Singapore must work to plug a “big” cyber security skills gap, the Chief Executive Officer of the Cyber Security Agency has said.

“There is a big shortfall of cyber security professionals”, David Koh told GovInsider. In Singapore, “there is a shortage of about 1,000 professionals today”, he said. The agency expects the demand to double to 9,700 by 2021.

CSA is currently developing a competency framework that will be applied across whole-of-government. It will outline two broad paths: a “technical path for people who want to be deep experts”, and another in management of IT. “Some will want to manage groups of experts”, so the framework will spell out how “to do more cross-cutting general management at work”, he said.

This move will make cyber security a key skill for government officials, alongside traditional leadership and governance training.

The agency is also working with private firms to gather inputs, in hopes that they “will also mirror and adopt the same competency framework”, he said.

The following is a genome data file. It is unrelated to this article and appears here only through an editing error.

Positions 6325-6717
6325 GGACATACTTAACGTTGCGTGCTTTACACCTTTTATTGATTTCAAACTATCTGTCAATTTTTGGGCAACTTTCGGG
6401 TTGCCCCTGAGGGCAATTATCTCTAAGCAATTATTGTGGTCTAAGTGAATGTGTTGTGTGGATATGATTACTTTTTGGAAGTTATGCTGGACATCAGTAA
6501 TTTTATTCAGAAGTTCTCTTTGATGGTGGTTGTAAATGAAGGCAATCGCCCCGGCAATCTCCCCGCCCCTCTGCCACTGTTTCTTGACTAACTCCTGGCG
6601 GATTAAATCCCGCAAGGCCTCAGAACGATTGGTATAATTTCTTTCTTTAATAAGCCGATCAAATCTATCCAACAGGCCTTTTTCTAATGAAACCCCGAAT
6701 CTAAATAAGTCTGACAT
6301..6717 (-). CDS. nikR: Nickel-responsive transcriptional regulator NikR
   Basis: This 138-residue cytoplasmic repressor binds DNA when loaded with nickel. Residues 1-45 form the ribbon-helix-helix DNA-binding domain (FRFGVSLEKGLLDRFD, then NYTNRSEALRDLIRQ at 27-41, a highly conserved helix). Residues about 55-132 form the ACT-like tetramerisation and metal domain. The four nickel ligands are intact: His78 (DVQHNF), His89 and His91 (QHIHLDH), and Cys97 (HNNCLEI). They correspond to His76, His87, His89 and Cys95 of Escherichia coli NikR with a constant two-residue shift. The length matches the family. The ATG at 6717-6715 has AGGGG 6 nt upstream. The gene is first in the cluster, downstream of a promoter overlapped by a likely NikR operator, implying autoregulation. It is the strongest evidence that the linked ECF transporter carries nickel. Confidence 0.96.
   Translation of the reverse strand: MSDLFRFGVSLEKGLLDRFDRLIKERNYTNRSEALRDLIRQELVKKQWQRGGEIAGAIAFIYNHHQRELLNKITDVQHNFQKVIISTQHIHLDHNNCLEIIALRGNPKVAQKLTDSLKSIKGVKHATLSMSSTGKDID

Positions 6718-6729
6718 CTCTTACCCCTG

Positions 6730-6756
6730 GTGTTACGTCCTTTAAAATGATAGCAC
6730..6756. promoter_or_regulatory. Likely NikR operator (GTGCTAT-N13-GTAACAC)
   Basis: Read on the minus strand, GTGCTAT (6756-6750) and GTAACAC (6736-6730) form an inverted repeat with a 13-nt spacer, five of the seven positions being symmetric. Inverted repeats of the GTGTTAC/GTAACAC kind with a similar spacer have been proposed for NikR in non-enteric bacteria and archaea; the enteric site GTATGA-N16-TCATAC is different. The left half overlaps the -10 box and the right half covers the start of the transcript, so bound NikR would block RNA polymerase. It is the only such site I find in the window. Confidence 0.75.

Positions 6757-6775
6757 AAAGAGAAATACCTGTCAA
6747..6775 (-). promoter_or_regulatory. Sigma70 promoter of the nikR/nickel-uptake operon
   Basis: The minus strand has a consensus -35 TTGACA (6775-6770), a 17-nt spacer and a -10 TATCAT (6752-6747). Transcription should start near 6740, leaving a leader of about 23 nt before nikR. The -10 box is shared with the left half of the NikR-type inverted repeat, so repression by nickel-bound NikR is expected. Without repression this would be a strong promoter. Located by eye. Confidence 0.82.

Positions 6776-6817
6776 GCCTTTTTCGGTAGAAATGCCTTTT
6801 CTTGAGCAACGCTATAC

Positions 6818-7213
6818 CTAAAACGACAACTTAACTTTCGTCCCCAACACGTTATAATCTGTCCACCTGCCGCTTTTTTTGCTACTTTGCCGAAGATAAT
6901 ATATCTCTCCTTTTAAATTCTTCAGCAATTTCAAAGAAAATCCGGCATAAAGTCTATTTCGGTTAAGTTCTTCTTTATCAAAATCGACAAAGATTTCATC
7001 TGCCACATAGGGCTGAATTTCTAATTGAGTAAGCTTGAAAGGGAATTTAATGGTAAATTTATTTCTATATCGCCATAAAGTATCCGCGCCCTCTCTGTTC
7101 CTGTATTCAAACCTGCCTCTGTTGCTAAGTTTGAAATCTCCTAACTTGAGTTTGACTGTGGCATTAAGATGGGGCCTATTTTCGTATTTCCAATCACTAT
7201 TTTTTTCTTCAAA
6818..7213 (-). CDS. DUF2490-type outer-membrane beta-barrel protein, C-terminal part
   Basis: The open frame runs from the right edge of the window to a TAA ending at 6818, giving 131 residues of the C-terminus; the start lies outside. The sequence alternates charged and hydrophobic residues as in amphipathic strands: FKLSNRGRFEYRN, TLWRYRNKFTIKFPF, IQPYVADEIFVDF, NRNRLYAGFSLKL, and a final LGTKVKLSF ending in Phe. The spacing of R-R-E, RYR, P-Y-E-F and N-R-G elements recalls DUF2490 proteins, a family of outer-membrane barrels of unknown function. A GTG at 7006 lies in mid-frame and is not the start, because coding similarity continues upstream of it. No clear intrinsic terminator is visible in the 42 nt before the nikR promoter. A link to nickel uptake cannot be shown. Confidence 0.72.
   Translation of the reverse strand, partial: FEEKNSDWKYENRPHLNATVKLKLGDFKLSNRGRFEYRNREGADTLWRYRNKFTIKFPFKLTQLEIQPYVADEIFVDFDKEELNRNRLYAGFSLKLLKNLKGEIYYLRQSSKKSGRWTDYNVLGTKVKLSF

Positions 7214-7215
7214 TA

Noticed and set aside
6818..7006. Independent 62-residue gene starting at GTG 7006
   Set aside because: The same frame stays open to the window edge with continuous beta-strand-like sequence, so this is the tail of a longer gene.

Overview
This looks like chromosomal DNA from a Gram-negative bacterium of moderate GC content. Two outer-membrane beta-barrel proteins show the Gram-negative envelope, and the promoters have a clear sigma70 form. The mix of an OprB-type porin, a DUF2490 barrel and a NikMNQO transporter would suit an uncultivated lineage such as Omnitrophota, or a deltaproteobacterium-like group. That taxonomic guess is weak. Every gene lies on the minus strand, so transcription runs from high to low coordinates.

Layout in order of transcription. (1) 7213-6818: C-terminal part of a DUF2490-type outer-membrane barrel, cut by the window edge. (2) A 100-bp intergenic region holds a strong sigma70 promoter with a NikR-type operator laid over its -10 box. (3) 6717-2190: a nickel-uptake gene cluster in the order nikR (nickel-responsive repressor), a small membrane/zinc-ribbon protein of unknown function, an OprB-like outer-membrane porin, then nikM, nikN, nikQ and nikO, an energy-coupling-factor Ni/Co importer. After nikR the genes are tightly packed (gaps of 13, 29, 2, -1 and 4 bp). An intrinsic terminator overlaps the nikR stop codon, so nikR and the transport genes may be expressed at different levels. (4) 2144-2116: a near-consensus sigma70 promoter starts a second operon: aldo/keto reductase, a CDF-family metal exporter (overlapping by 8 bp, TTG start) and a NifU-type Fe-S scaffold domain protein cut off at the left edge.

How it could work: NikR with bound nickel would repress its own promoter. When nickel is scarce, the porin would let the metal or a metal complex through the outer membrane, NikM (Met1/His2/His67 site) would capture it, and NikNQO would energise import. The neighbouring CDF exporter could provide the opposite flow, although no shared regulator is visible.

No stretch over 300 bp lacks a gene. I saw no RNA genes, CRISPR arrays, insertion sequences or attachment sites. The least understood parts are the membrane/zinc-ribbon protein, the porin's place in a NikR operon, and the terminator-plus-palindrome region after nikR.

CSA has found particular areas where there needs to be greater training and developing: penetration testing, vulnerability assessment, incident response, digital forensics and malware analysis.

Last month, the agency partnered with CREST, a technical information and security accreditation body to introduce penetration testing certifications and accreditations in Singapore. Penetration testing is done to test computer systems for vulnerabilities to attacks.

“By raising the competency standards of our cyber security professionals, like penetration testers, we will make Singapore’s cyberspace more secure for everyone”, said Koh.

Now read: Inside Singapore’s Cyber Security Agency

Image by The Preiser Project, licensed under CC BY 2.0